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<<Moving toward rather less dodgy ground, there have been occasional 
references in the technical literature to occasional arboreality in 
crocs. In one of his papers (either 1972, 1974 or 1977: haven't had time 
to check) Alick Walker cited arboreality in primitive 
crocodylomorphs as a character shared with birds, and noted 
that extant crocodile juveniles apparently preserve this primitive 
behaviour. Reviewing Walker's phylogenetic proposals, Tarsitano and 
Hecht (1980) listed Walker's crocodile-bird characters, and, as 
character (14), wrote..>>

His 1972 paper outlines this.  Actually an extremely interesting paper 
(and before Ostrom 1973; wonder why it didn't catch on :-)), he lists a 
1961 Cott paper (Cott, H. B., Trans. Zool. Soc., 29, 211 (1961)), as a 
reference to arboreality in baby crocs.  Also very interesting, crocs 
have a motion in their wrists very similiar to the wing-folding 
mechanism in bird wrists (functional linkage of wrist and forelimb 
joints of Molnar, 1985).  Walker sites this an arboreal specialization 
(actually a primitive, hold-over specialization).  Wonder why it wasn't 
interpreted that way in theropod=>bird circles (some are working on 
this).  He goes on to list several other arboreal specializations in 
_Sphenosuchus_ (which are also present in maniraptoriforms).  

<<'(14) Crocodilians were originally arboreal as evidenced by the 
climbing ability of juvenile crocodilians, the morphology of the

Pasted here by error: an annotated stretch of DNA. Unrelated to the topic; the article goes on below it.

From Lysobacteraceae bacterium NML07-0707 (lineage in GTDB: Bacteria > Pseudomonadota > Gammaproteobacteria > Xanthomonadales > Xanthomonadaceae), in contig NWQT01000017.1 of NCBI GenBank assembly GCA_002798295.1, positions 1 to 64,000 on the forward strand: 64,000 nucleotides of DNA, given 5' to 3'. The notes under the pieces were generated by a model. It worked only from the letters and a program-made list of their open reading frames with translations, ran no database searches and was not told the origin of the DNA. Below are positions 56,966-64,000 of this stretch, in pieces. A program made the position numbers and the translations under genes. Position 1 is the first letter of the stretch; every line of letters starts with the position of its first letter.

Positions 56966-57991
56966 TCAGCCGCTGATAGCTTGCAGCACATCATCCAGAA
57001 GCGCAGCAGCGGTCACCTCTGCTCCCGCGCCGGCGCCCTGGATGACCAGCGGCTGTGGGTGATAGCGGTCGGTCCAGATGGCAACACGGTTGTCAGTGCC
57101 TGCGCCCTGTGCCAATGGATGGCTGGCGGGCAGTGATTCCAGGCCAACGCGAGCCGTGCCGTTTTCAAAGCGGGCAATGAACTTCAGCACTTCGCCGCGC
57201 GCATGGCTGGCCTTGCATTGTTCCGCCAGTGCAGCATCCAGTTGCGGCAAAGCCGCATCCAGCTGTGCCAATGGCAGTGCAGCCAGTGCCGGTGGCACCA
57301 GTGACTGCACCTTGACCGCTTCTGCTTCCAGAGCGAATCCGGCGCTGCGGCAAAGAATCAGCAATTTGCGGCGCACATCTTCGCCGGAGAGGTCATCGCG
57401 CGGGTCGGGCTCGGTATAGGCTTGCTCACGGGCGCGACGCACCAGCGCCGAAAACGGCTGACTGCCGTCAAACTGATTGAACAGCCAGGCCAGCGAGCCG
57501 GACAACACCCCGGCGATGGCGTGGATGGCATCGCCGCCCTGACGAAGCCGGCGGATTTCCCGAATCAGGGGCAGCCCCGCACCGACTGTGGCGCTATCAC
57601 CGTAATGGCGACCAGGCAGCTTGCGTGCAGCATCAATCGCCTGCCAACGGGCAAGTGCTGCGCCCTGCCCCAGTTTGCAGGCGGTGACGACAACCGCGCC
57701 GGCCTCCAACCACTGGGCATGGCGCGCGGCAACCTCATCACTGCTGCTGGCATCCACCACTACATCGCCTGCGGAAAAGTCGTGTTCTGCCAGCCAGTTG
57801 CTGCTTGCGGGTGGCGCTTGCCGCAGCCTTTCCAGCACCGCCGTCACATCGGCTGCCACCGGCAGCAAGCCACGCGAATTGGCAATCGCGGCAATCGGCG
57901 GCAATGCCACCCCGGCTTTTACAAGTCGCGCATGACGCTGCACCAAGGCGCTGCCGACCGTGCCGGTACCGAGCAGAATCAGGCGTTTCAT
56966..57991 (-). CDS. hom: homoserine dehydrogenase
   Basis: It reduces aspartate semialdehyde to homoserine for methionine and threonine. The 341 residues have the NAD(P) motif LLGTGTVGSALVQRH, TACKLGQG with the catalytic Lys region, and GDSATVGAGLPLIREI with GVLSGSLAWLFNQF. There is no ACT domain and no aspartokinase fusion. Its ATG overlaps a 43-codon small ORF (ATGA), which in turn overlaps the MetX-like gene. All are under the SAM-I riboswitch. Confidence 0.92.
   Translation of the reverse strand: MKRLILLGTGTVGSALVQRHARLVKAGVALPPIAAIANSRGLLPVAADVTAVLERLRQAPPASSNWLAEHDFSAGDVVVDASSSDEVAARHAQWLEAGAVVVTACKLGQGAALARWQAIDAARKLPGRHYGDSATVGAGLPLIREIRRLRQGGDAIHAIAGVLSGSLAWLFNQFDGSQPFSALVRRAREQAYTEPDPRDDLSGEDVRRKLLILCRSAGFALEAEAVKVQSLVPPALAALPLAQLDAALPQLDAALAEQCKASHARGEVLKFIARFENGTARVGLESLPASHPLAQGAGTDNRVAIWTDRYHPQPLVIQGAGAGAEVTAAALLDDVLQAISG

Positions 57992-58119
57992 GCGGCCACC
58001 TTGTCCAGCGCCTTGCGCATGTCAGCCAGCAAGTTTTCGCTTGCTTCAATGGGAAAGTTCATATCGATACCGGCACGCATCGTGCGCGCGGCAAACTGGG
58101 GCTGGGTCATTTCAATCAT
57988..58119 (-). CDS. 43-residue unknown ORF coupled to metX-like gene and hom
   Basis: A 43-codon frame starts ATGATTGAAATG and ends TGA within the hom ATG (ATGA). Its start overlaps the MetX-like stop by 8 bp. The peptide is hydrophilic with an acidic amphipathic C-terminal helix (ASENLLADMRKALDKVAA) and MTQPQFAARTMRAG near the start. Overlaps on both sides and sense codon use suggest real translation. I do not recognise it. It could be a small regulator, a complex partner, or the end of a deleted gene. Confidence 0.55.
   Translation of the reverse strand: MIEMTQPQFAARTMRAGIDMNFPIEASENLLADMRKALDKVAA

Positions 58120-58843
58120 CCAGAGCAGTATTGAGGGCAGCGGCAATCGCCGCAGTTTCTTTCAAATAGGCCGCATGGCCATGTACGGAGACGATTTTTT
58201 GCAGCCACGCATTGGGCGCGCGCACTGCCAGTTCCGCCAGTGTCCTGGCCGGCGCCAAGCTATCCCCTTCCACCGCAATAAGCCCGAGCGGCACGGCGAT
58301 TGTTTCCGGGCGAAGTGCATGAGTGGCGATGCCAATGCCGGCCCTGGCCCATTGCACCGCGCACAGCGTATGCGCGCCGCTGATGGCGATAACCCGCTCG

tarsus, long humerus, pneumatization of the skull and limbs of 
fossils crocodilomorphs, marked inward and forward curvature of the 
lower half of the tibia and reduction of the first metatarsal.'>>

Don't forget Martin's _Current Ornithology_ paper in 1983.  He lists 
this feature as equivocal for some reason.  

I think that arboreality as being primitive among crocodylomorphs to be 
quite an interesting notion, though I will hold out making radical 
speculations until more evidence is found.  

Now to the birdy croc section of this post.....

There are actually two versions of the crocodile => bird scenario.  1)  
The Walker hypothesis where birds are the sister-group to 
crocodylomorphs and (in later papers) _Sphenosuchus_ is closer to birds 
than crocs.  2)  The Whetstone hypothesis where birds share a special 
common ancestor with Crocodylia (Crocodyliformes actually) and 
sphenosuchids are the sister to the bird+croc clade.  If there was no 
evidence for the maniraptoriform => bird theory, I would go with the 
croc hypothesis and the Whetstone version, but, as noted in a recent 
post by Darren, the braincase evidence, which the croc hypothesis hinges 
on, is more in line with the theropod hypothesis (kick ass!).  

Anyway, while birdy crocs are interesting, I doubt that anybody 
(including me) can part with the birdy theropod image.  

Matt Troutman 

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